• Then to the password prompt, I give the silly 9 letters word of mine.

It should work no ?


Jeremy Davis's picture

Root password : Leave it blank (don't know what it is)

No, define your root password here.

  • I click on the icon on the right "Web Shell"
  • Then I enter in a terminal
  • To the login prompt I give "admin"
  • Then to the password prompt, I give the silly 9 letters word of mine.

It should work no ?

No, you will only use 'admin' to log into Magebto itself. For all other interface the username is 'root'. 
@Liraz, thanks for the info. I misunderstood what Alon meant when he said default password. But now I know :)
Michel Deby's picture


Thanks for your reply.

I tried as you recommend, defining a root password.

Still not working.

The strange thing is that this root password is not requested after. When I click on the "Web Shell" icon, it goes straight into the Magento login (a VT Terminal with black background) 

So ?
Where is the problem ?


Alon Swartz's picture

Hi Michel, I think there are still some mis-understandings, I'll try clear them up.



  • root (OS account): this is the user account you use to log in to the webshell, webmin or via SSH. This in mainly needed for server administration. When launching via the Hub, you may set the root password in the field "Root Password". As mentioned above, this is optional. If you don't specify a password it will be random.
  • root (MySQL account): this is the mysql account you can use to log into PhpMyAdmin and administer the database itself. It's a mandatory field when launching via the Hub.
  • admin (Magento account): this is the administrative account you use to administer Magento itself. You can log into the Magento admin interface by going to https://<domain_you_set_at_launch>/admin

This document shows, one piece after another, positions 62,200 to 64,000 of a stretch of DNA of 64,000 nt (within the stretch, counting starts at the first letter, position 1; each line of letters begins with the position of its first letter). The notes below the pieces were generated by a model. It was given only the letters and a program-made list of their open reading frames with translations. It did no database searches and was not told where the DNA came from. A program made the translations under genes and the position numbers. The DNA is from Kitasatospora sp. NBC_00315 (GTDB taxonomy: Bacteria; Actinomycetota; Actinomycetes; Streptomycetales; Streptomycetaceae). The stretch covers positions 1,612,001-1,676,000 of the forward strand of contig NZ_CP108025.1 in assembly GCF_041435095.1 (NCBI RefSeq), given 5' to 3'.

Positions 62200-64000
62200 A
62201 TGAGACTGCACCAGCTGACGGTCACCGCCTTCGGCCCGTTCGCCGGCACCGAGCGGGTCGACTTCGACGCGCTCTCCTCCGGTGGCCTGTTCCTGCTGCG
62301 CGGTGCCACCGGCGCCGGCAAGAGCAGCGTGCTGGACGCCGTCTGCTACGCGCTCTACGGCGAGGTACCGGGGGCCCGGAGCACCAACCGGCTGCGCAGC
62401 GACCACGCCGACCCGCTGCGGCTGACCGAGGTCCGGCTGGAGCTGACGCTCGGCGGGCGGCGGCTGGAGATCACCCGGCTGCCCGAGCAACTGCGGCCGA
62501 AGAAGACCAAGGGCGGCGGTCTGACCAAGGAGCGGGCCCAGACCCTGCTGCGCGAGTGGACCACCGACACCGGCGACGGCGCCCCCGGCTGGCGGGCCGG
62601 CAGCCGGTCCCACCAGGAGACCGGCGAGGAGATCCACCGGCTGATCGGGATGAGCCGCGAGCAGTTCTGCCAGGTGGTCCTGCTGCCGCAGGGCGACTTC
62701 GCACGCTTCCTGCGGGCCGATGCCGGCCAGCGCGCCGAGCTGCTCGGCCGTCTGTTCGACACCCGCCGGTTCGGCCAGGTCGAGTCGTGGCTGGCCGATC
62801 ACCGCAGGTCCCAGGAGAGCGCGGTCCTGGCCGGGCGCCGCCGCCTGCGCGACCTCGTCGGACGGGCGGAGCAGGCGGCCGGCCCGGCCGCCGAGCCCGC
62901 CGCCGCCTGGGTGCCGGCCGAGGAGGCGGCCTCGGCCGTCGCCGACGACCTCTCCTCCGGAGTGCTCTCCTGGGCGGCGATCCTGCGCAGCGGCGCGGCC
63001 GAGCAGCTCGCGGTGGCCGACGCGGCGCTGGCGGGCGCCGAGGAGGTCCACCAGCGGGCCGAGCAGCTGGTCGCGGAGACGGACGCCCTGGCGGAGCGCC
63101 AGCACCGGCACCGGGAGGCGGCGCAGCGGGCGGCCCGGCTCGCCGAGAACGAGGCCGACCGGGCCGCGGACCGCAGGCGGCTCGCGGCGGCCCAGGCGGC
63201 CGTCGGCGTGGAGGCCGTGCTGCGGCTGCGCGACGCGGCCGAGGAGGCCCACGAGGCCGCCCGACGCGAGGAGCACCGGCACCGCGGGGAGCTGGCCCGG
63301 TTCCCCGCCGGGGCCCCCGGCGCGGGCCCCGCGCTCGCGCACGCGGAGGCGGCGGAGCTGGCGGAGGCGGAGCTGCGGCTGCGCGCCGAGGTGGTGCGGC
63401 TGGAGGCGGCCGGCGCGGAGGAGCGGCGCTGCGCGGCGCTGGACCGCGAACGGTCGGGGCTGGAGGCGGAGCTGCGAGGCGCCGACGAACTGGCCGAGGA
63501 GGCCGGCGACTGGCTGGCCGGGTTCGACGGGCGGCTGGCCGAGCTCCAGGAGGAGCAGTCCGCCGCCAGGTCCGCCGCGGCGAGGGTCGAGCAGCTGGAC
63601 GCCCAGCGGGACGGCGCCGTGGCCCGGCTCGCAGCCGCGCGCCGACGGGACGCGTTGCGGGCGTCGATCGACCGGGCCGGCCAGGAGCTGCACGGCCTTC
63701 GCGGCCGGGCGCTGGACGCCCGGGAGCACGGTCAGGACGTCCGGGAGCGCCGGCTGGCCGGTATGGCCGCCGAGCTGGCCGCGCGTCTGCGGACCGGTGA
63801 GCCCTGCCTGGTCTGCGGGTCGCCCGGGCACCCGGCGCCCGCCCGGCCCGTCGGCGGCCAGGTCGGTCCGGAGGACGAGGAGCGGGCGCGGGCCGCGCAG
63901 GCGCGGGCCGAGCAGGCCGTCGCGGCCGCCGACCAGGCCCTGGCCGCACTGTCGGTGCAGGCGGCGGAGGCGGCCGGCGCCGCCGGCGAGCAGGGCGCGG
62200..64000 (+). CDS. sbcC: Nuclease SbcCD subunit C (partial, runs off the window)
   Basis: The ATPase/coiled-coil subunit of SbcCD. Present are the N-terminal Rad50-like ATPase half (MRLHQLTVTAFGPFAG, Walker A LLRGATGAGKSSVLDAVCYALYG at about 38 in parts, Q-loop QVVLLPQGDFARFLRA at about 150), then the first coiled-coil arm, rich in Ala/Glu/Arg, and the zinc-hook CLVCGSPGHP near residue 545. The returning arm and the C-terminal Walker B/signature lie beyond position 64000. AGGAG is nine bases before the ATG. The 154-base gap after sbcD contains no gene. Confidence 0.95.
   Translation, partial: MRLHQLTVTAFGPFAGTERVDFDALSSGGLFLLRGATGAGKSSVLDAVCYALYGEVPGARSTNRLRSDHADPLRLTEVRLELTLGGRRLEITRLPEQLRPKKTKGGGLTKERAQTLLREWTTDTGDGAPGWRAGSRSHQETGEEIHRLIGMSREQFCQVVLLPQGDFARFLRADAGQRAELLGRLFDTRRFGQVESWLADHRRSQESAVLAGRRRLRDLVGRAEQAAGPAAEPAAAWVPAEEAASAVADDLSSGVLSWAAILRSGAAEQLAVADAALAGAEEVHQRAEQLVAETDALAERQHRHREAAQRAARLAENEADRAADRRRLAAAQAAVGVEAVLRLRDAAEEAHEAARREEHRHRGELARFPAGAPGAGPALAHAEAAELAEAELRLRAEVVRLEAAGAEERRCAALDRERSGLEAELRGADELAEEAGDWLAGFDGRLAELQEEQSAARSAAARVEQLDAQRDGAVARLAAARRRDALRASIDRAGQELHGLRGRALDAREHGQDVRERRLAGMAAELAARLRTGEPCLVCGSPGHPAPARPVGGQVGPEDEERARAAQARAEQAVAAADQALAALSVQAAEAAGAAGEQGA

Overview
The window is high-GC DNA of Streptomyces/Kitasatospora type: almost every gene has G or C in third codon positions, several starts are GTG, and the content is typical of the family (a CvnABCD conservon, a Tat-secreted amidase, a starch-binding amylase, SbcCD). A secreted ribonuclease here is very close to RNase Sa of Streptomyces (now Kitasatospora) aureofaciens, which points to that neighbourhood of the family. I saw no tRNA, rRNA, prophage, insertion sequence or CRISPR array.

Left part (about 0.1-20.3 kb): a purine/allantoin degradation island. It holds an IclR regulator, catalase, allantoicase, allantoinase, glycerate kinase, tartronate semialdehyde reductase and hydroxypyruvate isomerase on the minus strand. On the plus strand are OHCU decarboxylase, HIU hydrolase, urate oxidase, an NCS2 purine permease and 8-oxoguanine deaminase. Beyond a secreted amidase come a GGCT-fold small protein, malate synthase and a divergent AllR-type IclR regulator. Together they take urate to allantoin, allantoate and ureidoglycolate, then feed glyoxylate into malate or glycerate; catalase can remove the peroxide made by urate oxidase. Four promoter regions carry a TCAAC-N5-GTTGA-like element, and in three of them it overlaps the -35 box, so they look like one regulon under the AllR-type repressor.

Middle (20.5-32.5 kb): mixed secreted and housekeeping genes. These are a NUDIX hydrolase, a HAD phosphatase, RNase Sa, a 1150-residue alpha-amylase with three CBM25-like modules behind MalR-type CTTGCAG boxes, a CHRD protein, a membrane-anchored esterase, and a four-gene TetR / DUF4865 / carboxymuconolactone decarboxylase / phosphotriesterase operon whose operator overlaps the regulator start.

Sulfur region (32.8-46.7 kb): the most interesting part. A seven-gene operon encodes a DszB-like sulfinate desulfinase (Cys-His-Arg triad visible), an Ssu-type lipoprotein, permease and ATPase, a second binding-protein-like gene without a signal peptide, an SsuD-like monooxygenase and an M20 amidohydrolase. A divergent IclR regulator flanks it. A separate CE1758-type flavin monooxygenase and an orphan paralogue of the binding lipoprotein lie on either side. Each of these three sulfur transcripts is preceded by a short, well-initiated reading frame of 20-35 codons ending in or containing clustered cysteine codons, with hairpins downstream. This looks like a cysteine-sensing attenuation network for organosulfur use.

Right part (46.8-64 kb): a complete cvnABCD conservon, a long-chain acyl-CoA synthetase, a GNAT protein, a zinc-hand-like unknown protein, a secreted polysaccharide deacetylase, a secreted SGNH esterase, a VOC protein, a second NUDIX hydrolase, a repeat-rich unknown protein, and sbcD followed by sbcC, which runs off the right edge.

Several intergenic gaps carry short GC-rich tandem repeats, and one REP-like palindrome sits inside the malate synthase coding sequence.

Other comments:

  • The VT Terminal you are referring to is the webshell. It connects you to the command line of the server for administrative purposes. You might be more comfortable with webmin (the web based management system).
  • I think you are trying to connect to the Magento application itself, in which case you should be browsing to the domain you set during launch. There is a gotcha though, please see this thread for more details.

I hope the above helps.

Michel Deby's picture



Hi Alon,

Finally I'm disturbing both of you ;-)

It is with your explanation that I found the way.

There are 3 combined traps I fell into:

The first one is in the "server launcher" (I don't know how you call it)
There it says that the root password is optional, with a short explanation in the help about the SSH key-pair as an alternative. So I took this alternative (leaving root password blank) and selected a key-pair created before. Obviously, SSH is not working (yet)

The second trap is in the webshell. There ,it is clearly written "magento login". So I though I was already in magento and I desperately typed the "root" username but without password (or with a wrong password I don't now)

The third trap, is when Jeremy attracted me (or distracted me?) with the actual magento username that is "admin". So I tried, also desperately, in webshell to give this username !

3 such things added makes it virtually impossible to login !
My guess is that you should try to improve there ;-)

Now, why isn't it not working with SHH yet ?
(I'm not satisfied with the root password system)

Clue (may be): In my browser (Chrome), at the first attempt to reach the server via HTPS, it says the security certificate is not approved, etc.  Is it because of this ?

If yes, which certificate should I include in Chrome ?

Thanks for all.
I am convinced this stuff is a brilliant idea.


Alon Swartz's picture

The root password is optional if you are using an SSH Key pair. Leaving it blank will not set a blank password but a random one for security reasons. Also keep in mind that webshell authentication uses the root password, not the SSH Key.

You will need to use an SSH client so you can specify the SSH Key. If you're on windows, I'd recommend putty. If you're on Linux, just type "ssh -i /path/to/keypair-private.key <ip address>".

The hostname of the magento appliance is "magento", so when logging in to the webshell or via SSH it can be confusing for new comers.